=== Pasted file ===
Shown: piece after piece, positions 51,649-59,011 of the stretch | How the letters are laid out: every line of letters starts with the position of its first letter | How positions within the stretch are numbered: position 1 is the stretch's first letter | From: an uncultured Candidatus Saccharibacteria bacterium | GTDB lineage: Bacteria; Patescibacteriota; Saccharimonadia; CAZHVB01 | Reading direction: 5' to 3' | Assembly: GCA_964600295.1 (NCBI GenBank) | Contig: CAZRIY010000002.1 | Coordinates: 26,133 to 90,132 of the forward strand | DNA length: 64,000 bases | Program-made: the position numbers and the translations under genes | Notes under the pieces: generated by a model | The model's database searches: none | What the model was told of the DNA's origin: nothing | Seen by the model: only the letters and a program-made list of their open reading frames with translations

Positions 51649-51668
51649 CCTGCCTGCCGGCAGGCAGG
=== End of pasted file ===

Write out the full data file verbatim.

Shown: piece after piece, positions 51,649-59,011 of the stretch | How the letters are laid out: every line of letters starts with the position of its first letter | How positions within the stretch are numbered: position 1 is the stretch's first letter | From: an uncultured Candidatus Saccharibacteria bacterium | GTDB lineage: Bacteria; Patescibacteriota; Saccharimonadia; CAZHVB01 | Reading direction: 5' to 3' | Assembly: GCA_964600295.1 (NCBI GenBank) | Contig: CAZRIY010000002.1 | Coordinates: 26,133 to 90,132 of the forward strand | DNA length: 64,000 bases | Program-made: the position numbers and the translations under genes | Notes under the pieces: generated by a model | The model's database searches: none | What the model was told of the DNA's origin: nothing | Seen by the model: only the letters and a program-made list of their open reading frames with translations

Positions 51649-51668
51649 CCTGCCTGCCGGCAGGCAGG